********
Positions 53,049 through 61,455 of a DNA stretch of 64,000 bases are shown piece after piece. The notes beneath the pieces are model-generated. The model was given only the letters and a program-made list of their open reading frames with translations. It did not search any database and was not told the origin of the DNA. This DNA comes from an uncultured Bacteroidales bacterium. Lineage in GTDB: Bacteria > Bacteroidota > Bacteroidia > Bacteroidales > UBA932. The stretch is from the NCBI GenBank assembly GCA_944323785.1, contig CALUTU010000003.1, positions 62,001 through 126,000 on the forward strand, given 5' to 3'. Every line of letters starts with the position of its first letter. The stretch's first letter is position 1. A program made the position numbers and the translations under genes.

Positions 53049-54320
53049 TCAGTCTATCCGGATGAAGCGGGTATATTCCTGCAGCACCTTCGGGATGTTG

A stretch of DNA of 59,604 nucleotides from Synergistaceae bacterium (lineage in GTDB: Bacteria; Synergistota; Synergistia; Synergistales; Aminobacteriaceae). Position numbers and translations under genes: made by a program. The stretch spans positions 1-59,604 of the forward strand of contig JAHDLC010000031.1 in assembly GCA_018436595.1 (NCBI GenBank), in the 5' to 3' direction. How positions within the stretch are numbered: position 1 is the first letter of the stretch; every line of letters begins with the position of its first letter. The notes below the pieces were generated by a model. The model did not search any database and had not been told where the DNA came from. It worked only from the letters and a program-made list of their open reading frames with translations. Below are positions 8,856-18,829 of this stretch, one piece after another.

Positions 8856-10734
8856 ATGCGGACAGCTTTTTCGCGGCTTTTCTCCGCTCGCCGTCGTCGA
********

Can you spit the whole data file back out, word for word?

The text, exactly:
Positions 53,049 through 61,455 of a DNA stretch of 64,000 bases are shown piece after piece. The notes beneath the pieces are model-generated. The model was given only the letters and a program-made list of their open reading frames with translations. It did not search any database and was not told the origin of the DNA. This DNA comes from an uncultured Bacteroidales bacterium. Lineage in GTDB: Bacteria > Bacteroidota > Bacteroidia > Bacteroidales > UBA932. The stretch is from the NCBI GenBank assembly GCA_944323785.1, contig CALUTU010000003.1, positions 62,001 through 126,000 on the forward strand, given 5' to 3'. Every line of letters starts with the position of its first letter. The stretch's first letter is position 1. A program made the position numbers and the translations under genes.

Positions 53049-54320
53049 TCAGTCTATCCGGATGAAGCGGGTATATTCCTGCAGCACCTTCGGGATGTTG

A stretch of DNA of 59,604 nucleotides from Synergistaceae bacterium (lineage in GTDB: Bacteria; Synergistota; Synergistia; Synergistales; Aminobacteriaceae). Position numbers and translations under genes: made by a program. The stretch spans positions 1-59,604 of the forward strand of contig JAHDLC010000031.1 in assembly GCA_018436595.1 (NCBI GenBank), in the 5' to 3' direction. How positions within the stretch are numbered: position 1 is the first letter of the stretch; every line of letters begins with the position of its first letter. The notes below the pieces were generated by a model. The model did not search any database and had not been told where the DNA came from. It worked only from the letters and a program-made list of their open reading frames with translations. Below are positions 8,856-18,829 of this stretch, one piece after another.

Positions 8856-10734
8856 ATGCGGACAGCTTTTTCGCGGCTTTTCTCCGCTCGCCGTCGTCGA